Blackburn Rovers manager Tony Mowbray has revealed that he deployed Harvey Elliot in an unfamiliar false nine role on Saturday, in order to take advantage of the lack of pace in the Queens Park Rangers defence.
Unfortunately for Rovers, a resurgent Queens Park Rangers claimed all three points at Loftus Road in a 1-0 victory courtesy of a close-range Yoann Barbet effort. In the reverse fixture in November, the Lancashire club ran out 3-1 winners with key figure Adam Armstrong scoring twice and threatening the Hoops defence throughout.
That day, Armstrong was charged with targeting central-defender Robert Dickie due to his shortage of speed in comparison to the rest of the backline.
This could have contributed to the choice to switch Elliot into a central-striking berth on Saturday, whilst Armstrong was moved out to the left hand-side up against Dickie who was deployed on the right-hand side of a back three for the Londoners.
Speaking to the Lancashire Telegraph, Mowbray confirmed this reasoning, stating:
“You saw the formation, it’s my prerogative to pick a team and you play strengths against perceived weaknesses.
“Dickie is a very good footballer yet he can’t run like Armstrong can so you put speed against no speed and I think we damaged them first half, got into some great areas but didn’t take the chances.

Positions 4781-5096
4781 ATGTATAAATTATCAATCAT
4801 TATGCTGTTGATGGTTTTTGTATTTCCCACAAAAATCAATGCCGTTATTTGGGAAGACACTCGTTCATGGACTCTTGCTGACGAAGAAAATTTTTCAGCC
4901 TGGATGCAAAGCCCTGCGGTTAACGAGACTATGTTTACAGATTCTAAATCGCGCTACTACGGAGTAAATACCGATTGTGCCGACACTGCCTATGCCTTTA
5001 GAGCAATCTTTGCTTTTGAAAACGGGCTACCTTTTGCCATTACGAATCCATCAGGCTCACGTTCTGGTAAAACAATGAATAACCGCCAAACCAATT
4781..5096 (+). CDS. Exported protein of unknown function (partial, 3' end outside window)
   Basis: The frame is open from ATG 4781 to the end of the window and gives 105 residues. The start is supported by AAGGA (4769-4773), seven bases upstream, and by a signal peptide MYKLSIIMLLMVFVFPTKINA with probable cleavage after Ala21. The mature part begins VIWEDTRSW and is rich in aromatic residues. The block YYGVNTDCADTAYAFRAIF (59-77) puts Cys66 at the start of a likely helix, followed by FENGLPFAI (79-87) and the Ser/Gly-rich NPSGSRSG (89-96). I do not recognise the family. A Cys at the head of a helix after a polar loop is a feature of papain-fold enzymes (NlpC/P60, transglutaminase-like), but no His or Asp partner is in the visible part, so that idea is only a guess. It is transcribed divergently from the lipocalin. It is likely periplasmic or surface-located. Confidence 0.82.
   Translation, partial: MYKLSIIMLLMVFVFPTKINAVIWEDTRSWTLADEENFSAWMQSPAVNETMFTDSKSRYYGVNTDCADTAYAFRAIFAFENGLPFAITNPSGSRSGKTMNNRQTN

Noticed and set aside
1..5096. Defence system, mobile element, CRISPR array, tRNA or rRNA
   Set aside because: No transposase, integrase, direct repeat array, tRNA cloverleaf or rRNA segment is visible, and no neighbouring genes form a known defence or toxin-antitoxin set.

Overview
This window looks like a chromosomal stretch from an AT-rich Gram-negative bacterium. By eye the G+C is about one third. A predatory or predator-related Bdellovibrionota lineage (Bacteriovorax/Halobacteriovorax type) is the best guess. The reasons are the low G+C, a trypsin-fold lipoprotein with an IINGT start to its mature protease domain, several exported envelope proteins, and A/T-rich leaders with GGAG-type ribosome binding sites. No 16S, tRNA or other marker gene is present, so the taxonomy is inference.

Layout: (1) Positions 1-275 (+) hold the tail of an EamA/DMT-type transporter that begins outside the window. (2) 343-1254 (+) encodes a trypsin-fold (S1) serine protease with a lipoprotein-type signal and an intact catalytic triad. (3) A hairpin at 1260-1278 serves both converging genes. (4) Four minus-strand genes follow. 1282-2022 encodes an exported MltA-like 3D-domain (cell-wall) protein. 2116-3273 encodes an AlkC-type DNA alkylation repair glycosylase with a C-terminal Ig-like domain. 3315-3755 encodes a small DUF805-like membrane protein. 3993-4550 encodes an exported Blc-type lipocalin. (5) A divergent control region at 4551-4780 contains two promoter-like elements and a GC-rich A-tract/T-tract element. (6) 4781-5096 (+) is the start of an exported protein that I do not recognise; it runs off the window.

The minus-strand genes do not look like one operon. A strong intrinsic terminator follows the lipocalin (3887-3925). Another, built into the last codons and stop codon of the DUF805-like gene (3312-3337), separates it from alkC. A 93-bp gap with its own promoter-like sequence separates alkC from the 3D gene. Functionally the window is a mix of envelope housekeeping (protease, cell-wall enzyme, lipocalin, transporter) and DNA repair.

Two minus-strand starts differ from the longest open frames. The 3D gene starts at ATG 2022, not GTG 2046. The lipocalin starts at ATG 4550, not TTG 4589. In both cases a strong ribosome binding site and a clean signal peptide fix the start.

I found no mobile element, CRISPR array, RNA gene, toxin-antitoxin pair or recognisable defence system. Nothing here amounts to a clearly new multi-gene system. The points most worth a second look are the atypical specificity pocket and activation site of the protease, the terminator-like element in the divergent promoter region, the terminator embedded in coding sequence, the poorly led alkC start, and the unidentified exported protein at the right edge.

“That’s what football is. You wouldn’t put your fastest striker against their fastest defender, you put him against where their slowest defender is, that’s football, and if you have to move him a little bit to do that then that’s what you do.”
Evidently, the former Newcastle frontman’s competency in terms of acceleration can stretch any rear-guard in the Sky Bet Championship when he is given the space to manoeuvre. However, the decision to use inexperienced Elliot through the middle ahead of Armstrong undoubtedly restricted Blackburn Rovers ability to keep the ball in higher areas of the pitch.
Despite being diminutive in stature, Armstrong retains an element of physicality to his play and can regularly fend off his marker to retain possession for his side. Conversely, 17-year-old Elliot may still be developing this aspect of his game. Although he is mercurially talented on the ball, the Liverpool loanee struggled to escape the attention of the Queens Park Rangers back three and could need an adaptation period is he is to be utilised as a false-nine moving forward.